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Family Relations and Human Development
FRHD 3090
Michelle Preyde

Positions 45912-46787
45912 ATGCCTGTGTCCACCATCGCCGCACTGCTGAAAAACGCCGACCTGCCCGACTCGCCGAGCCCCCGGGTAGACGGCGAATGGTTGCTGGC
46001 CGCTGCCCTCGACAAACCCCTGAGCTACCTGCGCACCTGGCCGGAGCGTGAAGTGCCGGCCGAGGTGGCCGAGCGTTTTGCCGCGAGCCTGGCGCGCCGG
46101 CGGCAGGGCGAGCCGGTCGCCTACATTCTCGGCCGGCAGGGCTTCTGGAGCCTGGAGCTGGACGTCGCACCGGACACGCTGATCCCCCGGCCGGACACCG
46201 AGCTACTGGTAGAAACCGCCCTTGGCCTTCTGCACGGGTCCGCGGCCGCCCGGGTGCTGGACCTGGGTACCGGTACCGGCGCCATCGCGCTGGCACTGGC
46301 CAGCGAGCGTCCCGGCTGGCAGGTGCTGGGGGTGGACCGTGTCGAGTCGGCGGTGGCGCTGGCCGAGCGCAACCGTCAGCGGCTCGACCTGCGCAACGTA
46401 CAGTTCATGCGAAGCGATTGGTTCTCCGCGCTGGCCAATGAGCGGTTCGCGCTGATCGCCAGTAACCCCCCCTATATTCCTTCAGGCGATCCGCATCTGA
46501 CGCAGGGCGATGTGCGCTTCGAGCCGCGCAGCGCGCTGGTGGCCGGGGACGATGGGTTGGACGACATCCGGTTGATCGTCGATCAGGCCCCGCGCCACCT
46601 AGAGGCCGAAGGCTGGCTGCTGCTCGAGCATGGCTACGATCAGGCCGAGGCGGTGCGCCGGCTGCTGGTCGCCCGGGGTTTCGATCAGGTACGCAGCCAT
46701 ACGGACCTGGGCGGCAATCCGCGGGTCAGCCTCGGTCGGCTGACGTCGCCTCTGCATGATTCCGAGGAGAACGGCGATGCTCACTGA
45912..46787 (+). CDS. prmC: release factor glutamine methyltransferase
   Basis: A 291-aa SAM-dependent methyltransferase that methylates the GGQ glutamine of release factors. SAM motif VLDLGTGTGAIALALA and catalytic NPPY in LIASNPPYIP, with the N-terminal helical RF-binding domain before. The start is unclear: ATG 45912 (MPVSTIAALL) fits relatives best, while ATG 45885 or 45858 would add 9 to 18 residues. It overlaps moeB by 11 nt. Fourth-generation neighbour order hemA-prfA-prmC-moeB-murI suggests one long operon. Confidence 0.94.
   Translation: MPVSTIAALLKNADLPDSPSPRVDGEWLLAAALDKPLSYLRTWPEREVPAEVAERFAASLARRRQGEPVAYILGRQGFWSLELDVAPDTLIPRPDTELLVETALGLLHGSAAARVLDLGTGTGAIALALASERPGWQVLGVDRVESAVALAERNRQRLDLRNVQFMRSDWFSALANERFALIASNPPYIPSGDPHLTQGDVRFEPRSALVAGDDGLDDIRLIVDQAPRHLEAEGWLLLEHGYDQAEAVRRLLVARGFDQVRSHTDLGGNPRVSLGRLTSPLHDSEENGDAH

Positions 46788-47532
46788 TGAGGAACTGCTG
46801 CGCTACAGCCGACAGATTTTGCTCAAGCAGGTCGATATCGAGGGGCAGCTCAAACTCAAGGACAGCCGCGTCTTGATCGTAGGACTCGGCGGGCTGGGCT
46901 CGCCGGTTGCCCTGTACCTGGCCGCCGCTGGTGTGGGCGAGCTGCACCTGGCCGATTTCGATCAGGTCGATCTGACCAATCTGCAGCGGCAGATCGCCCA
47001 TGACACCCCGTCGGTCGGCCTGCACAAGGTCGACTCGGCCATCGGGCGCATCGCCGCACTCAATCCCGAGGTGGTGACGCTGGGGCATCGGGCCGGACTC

Chapter 2 – Sixteen Impacts of Population Growth  The world’s population has doubled during the last half century, going from 2.5 billion in 1950, to 5.9 billion in 1998  This unprecedented surge in population, combined with rising individual consumption, is pushing our claims on the planet beyond its natural limits  UN projects that human population in 2050 will range from 7.7 billion and 11.2 billion people  16 dimensions or effects of population growth in order to gain a better perspective on how future population trends are likely to affect human prospects: Impacts on Food and Agriculture 1. Grain Production  From 1950-1984, growth in the world grain harvest easily exceeded that of population  Since the, growth in the grain harvest has fallen behind that of population, so per-person output has dropped by 7% according the U.S. Department of Agriculture  Slower growth in the world grain harvest since 1984 due to the lack of new land and to slower growth in irrigation and fertilizer use because of diminishing returns of these inputs  Frontiers of agricultural settlement have disappeared, future growth in grain production must come almost entirely form raising land productivity  Challenge for world’s farmers is to reverse decline at a time when crop-land area per person is shrinking, amount of irrigation water per person is dropping, and crop yield response to additional fertilizer use is falling 2. Cropland  Since mid-century, grain area – which serves as proxy for cropland in general – has increased by 19%, but global population has grown by 132%  Pop-growth can degrade farmland, reducing its productivity or even eliminating it from production o As grain are per person falls, more and more nations risk losing capacity to feed themselves  Having already seen per capita grain are shrink by 40-50% between 1960 and 1998, Pakistan, Nigeria, Ethiopia, and Iran can expect a further 60-70% loss by 2050 o A conservative projection that assumes no further losses of agricultural land o Result will be 4 countries with their combined population of over 1 billion whose grain area per person is only 300-600 square meters – less than ¼ of what it was in 1950 3. Fresh Water  Spreading water scarcity may be the most underrated resource issue in the world today. Wherever population is growing, supply of fresh water per person is declining  Water stress can be seen as rivers are drained dry and water tables fall o The Nile, the Yellow and the Colorado river have little water left when they reach the sea  The International Water Management Institute projects that a billion people will be living in countries facing absolute water scarcity in 2025 o Will have to reduce water use in agriculture in order to satisfy residential and industrial water needs  China and India, 2 countries that together dominate world irrigated agriculture, substantial cut-backs in irrigation water supplies lie ahead 4. Oceanic Fish Catch th  As we near the end of the 20 century, overfishing become the rule, not the exception. Of 15 major oceanic fisheries, 11 are in decline. Catch of Atlantic cod – long a dietary mainstay for western Europeans – has fallen by 70% since peaking in 1968. Since 1970, bluefin tuna socks in the West Atlantic have dropped by 80%  Next 50 years is likely to be marked by disappearance of some species from markets, decline in quality of seafood caught, higher prices, and more conflicts among countries over access to fisheries o Each year, future oceanic catch per person will decline by the amount of population growth, dropping to 9.9kg per person in 2050, compared with 1988 peak of 17.2 kg per person 5. Meat Production  When incomes begin to rise in traditional low-income societies, one of the first things people do is diversify their diets, consuming more livestock products  World meat population since 1950 has increased almost twice as fast as population – originally concentrated in western industrial countries and Japan, but over last 20 years it has increased rapidly in East Asia, Middle East, and Latin America  According to U.S. Department of Agriculture, of the world grain harvest of 1.87 billion tons in 1998, estimated 37% will be used to feed livestock and poultry, producing milk and eggs as well as meat  Total meat consumption will rise from 211 million tons in 1997 to 513 million tons in 2050, increasing pressures on the supply of grain Environment and Resources 6. Natural Recreation Areas  Dramatic population growth in the worlds major cities – and the sprawl and pollution they bring – threaten natural recreation areas that is beyond city limits  In nations where rapid population growth has outstripped the carrying capacity of local resources, protected areas become especially vulnerable o These areas are synonymous with camping, hiking, and picnics in the country, in Asia, Africa, and Latin America most national parks, forests, and preserves are inhibited or used for natural resources by local populations  Migration-driven population growth also endangers natural recreation areas in many industrial nations o E.g. Everglades National Park faces collapse as millions of newcomers move into southern Florida  Longer waiting lists and higher user fees for fewer secluded spots are likely to be the tip of the iceberg, as population growth threatens to eliminate the diversity of habitats and cultures in addition to the peace and quiet that protected areas currently offer 7. Forests  Global losses of forest area have marched in step with population growth for much of human history, but as estimated 75% of the loss in global forests has occurred in the 20 century  Deforestation created by the demand for forest products tracks closely with rising per capita consumption in rec
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